AERIAL VIEW

100 years ago, local log mills hauled their lumber on rails to a dock out on the point and the remnants of the rail bed and the trestles still remain perched on the beach.


Wednesday, July 09, 2014

Mattole River


This was our last look at the coast before seeing it again many hours later down near Point Bragg - there aren't a lot of places to get to the coast between here and there, except for Shelter Cove.

AERIAL VIEW

But what a neat spot! Just a small river mouth and a spit on a remote coast with very few other people around.  A beach dominated by dark sands, which is common along here, and I suppose reflects a combination of the provenance (the source rocks) and the freshness of the beach material (which means a lot of the darker minerals that will eventually be ground up and lost are still abundant compared to the tougher quartz that dominates many more established lighter colored beaches).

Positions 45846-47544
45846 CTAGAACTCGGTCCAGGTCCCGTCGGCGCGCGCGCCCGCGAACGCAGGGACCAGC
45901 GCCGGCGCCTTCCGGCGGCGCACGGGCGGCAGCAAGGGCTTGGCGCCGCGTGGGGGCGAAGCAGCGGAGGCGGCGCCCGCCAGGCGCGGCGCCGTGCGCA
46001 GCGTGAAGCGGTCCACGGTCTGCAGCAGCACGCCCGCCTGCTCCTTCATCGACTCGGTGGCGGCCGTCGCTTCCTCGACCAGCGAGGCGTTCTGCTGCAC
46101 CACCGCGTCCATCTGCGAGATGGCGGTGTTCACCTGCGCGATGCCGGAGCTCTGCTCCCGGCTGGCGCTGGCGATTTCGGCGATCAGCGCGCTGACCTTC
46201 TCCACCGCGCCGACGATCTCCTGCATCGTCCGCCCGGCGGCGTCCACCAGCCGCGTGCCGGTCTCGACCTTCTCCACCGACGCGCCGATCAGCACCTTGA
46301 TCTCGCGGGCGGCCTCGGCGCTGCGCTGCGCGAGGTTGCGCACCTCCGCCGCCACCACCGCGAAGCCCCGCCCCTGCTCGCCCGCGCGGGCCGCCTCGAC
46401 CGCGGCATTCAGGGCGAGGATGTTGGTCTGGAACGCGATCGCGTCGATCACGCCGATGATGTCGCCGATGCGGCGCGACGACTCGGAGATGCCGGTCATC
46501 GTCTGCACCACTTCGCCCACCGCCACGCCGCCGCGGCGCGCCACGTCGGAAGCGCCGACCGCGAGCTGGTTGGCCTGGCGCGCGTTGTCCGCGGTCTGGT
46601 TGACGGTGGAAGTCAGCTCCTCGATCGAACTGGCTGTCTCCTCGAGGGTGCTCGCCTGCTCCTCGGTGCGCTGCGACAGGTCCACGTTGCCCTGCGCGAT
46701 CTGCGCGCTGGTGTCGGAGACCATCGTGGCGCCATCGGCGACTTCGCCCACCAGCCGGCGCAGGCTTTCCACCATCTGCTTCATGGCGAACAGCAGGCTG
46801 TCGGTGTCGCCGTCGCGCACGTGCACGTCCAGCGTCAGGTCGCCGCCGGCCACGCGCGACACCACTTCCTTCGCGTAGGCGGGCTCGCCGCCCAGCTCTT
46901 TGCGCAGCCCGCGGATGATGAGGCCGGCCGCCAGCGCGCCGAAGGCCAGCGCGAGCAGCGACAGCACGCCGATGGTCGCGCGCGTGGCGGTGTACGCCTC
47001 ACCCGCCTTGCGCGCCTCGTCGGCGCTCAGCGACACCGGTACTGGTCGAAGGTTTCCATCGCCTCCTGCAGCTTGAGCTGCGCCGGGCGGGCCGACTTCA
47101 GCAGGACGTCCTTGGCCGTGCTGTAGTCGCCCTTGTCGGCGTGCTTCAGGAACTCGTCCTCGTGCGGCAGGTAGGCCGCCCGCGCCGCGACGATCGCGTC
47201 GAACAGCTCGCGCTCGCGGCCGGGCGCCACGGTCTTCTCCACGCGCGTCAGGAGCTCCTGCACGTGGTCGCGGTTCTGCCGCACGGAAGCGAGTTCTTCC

I think when I choose beaches from my collection to put on display, this would definitely be a top pick.


Singley Flat



This sort of follows on the previous post, but focuses on something quite different. Singley Flat is a steep series of marine terraces marking rapid (and episodic) uplift of this section of coast just south of Cape Mendocino.  But weak rocks (perhaps aided by frequent shaking?) leads to unraveling of the steep hillslopes. Scars and debris-filled stream channels can be found up and down this coast in aerial photos.

AERIAL VIEW

Here, an area of rapid erosion high on the hill appears to be creating a constant (well, not quite) stream of dirt and gravel that's building an alluvial fan across the terrace, which happens to be where the road is. The public works folks have tried to create a channel for the material and an oversized bridge, so that the material can pass below the roadway on its way to the beach.

I suppose this is a significant local supply of sediment for this section of beach - though figuring out the behavior of this beach given the complexities of offshore rocks, rapid (and recent - 1992) uplift, large storms, and this episodic sediment supply, would be challenging!

A foot note:  Much of what I write here is based on general observations and a smattering of internet or book work. One of my standard go-to resources for California is Gary Griggs' (and Patsch and Savoy), 2005, Living with the Changing California Coast, and I would recommend it as a starting point for anyone exploring the state's shorelines.